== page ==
Good writers observe. Instead, here’s what I do:
So I was walking to the post office this morning to mail out two copies of I Am The Devil. As I walked down the shaded walkways of the Yale campus, I passed by a perfect little boy playing in the grass next to his father, and their perfect little puppy dog happily wagging his tail.
At the post office, the postal worker was putting the moves on the gray-clad young woman in front of me. Apparently she was from California, and the man at the counter was killing time, mentioning how beautiful it was there.
After I left the post office, I passed by the father and son again, and the woman was there, standing by the child’s stroller. She said something like, “I’m going to go back for a minute.” The man angrily replied with, “Why; your nail? Your nail?” He repeated this, “Is it your nail?!” as the woman avoided answering. They were both very cold to each other, exposing the hollow shell of their marriage underneath their perfect child and puppy.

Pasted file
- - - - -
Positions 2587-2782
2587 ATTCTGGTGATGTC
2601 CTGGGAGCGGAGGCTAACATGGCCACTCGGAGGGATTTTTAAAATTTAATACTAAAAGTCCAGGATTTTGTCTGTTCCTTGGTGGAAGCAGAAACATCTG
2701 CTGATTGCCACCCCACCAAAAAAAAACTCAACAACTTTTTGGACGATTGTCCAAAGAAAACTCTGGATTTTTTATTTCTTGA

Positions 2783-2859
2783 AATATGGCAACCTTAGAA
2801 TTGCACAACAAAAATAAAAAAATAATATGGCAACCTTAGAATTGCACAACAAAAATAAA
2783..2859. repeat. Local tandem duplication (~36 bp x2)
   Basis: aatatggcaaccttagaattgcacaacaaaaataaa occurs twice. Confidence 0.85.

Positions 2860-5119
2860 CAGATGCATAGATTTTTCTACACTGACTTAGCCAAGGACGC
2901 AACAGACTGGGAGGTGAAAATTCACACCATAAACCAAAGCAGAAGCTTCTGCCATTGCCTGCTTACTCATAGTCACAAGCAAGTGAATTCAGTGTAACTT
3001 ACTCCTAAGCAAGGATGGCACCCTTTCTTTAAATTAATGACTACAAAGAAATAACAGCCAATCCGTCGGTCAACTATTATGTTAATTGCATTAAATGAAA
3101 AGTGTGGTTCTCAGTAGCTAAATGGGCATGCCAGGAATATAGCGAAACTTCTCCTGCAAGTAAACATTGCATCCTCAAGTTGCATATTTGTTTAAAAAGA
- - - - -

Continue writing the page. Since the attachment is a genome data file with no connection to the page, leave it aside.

Good dramatic conflict, right? Not to me. After passing them my summary thought was just, “People from California are stupid.”
I mean, come on; there’s just something so artificial about an argument like that. Give me a break already. I’d much rather fill my plays with people playing board games and doing mind numbingly simple boring things than put them in contrived conflict. That’s partly why the whole “Alice’s sister” plot gets such short shrift, and Alice even comments on the overusage of “It isn’t your fault.” It’s all been done, and I’m not going to pretend the fresh magic of a conflict is still there when it’s not. If the conflict comes off artificial, I put it in an artificial setting, like the board games.
Observing real life doesn’t always pay off the way you might think it should.